« Spotlighting how local district attorney elections have become focal point for criminal justice reform advocates | Main | Notable White House personnel development that should help the cause of criminal justice reform »

February 17, 2018

Should jail inmates face tougher sentencing for applauding charged cop killer as he was brought into jail?

A helpful reader alerted me to this interesting AP story, headlined "Jail inmates applaud career criminal accused of killing Chicago police commander, may face reprisals," that provides the basis for the question that is the title of this post.  Here are the particulars:

Five Cook County Jail inmates who applauded as the man charged with the fatal shooting of a Chicago police commander was led by their cell could face reprisals for their actions, a jail official said Friday.

Cara Smith, the chief policy officer for Sheriff Tom Dart, said a security video shows them clapping as suspect Shomari Legghette was being led past a crowded holding cell on Thursday after his first court appearance.  The inmates were in the holding cell awaiting action on their cases.  Legghette is charged with first-degree murder in Tuesday's shooting death of Commander Paul Bauer.

She said the five inmates were transferred overnight from Chicago to a jail in southern Illinois, where it will be more difficult for family and friends to visit them while they are in custody.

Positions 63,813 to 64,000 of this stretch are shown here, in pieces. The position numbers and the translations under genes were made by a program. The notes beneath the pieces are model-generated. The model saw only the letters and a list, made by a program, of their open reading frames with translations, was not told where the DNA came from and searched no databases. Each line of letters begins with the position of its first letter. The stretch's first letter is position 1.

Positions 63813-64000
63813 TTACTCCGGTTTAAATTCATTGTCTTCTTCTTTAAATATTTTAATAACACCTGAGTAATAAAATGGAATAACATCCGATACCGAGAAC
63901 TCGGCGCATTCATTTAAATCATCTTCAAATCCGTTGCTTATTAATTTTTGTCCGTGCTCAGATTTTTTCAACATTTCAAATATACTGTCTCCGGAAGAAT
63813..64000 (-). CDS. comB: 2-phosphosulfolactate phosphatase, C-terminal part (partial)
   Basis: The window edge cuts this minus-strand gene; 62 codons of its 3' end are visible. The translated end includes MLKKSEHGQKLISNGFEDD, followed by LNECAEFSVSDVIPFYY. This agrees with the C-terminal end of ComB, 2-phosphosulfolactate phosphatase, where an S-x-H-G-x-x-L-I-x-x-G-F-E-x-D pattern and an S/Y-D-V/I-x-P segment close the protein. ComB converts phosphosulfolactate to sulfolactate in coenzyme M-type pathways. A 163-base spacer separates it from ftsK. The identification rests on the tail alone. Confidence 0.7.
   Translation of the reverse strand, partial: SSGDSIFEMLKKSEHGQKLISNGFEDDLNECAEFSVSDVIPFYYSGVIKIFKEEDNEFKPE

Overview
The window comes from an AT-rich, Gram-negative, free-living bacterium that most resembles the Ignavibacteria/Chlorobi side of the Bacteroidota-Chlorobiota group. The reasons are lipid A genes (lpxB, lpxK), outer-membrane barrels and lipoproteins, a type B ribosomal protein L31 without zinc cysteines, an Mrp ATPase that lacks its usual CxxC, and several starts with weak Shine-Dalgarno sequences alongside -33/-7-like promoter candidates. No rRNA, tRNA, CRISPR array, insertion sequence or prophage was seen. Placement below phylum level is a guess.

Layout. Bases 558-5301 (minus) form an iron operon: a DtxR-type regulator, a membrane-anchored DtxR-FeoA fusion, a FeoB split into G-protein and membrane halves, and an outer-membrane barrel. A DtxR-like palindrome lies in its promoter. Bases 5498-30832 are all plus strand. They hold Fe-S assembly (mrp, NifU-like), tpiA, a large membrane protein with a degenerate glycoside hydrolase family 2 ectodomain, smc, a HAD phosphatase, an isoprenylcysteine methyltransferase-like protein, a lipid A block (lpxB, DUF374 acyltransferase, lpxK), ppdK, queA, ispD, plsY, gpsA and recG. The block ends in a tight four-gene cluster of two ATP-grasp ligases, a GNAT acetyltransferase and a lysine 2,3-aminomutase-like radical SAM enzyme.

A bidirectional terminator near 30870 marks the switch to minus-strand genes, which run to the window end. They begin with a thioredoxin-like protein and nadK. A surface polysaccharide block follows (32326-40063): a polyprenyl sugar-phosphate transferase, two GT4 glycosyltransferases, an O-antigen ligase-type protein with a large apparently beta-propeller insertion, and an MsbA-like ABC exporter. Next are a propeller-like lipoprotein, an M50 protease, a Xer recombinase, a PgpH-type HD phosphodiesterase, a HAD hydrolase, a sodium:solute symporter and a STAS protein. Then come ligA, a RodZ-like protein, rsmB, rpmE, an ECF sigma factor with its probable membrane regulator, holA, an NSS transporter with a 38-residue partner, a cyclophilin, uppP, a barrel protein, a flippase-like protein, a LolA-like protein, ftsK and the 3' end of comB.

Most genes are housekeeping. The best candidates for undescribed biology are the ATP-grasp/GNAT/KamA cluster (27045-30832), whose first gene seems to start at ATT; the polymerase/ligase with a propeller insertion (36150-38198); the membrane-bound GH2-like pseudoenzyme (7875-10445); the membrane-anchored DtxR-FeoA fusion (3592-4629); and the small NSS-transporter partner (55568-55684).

The jail also is forwarding to prosecutors the video and reports of the incident Thursday afternoon so they can use the information if the inmates are convicted, she said. "The conduct that those detainees engaged in was disgraceful... and speaks to their character," Smith said.  "We feel it should be considered by prosecutors in connection with their sentencing."  The video could be a "factor of aggravation" considered by a judge in sentencing.

But Steve Greenberg, a prominent Chicago defense attorney, said there is no way the inmates should be penalized for what he said is a clear exercise of their right to free speech.  "These inmates ... no matter how vile or disgusting you may think their expression is, they have an absolute right under the First Amendment to express those feelings and it is a violation of their rights as citizens to penalize them or consider that as aggravation," said Greenberg, who is not representing any of the men.

The video was taken moments after the 44-year-old Legghette appeared in court on charges of first-degree murder of a peace officer, armed violence, unlawful use of a weapon by a felon and possession of a controlled substance.